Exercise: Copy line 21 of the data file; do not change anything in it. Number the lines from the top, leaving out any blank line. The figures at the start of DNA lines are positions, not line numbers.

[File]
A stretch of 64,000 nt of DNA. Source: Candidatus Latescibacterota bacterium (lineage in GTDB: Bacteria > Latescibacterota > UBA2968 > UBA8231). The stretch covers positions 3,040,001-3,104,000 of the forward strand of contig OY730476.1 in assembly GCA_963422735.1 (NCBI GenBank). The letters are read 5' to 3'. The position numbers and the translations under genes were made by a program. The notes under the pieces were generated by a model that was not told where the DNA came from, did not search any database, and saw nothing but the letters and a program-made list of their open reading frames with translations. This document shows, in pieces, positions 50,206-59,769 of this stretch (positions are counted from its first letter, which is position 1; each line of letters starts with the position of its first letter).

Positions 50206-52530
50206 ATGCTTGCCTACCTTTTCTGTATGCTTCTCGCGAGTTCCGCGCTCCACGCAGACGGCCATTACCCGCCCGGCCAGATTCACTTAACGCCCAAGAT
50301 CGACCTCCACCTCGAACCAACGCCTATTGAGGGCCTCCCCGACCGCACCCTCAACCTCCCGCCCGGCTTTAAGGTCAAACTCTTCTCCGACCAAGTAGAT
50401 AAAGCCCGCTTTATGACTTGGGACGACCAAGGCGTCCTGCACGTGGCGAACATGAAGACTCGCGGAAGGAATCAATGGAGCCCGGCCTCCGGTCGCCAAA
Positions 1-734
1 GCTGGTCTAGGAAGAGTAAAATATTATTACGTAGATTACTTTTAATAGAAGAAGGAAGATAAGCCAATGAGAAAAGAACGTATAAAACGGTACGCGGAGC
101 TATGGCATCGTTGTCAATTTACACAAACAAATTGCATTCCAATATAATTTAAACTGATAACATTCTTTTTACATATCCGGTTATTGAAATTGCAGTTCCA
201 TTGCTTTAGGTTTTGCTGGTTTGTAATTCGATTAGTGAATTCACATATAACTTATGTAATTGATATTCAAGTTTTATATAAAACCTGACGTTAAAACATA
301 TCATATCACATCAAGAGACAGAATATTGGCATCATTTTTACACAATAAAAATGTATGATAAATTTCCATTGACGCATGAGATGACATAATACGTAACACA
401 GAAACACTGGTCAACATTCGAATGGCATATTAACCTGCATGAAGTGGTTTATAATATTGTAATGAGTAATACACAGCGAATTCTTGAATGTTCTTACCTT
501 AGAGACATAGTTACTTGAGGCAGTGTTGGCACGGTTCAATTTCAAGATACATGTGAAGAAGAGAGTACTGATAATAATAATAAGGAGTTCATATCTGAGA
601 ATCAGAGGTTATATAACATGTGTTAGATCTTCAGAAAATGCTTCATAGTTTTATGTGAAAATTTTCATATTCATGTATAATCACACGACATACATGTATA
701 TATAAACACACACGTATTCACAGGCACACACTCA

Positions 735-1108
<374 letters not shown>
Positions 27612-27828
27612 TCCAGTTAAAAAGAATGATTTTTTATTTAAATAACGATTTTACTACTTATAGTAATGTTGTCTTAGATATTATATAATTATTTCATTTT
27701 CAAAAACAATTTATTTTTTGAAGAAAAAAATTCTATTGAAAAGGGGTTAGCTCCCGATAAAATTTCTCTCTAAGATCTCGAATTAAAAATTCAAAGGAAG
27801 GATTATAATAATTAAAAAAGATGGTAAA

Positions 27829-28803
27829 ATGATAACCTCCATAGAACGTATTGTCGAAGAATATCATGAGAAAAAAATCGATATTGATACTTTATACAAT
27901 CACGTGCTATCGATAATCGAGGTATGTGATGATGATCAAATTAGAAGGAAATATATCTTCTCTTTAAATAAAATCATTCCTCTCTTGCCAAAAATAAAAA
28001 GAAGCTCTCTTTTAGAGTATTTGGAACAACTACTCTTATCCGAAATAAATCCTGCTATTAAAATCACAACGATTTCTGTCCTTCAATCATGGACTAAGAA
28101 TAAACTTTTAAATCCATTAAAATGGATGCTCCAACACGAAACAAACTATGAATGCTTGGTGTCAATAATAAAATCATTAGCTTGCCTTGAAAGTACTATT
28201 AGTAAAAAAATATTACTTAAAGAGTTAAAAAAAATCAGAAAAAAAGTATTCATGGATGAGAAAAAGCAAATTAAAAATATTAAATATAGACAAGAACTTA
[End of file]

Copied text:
Positions 27829-28803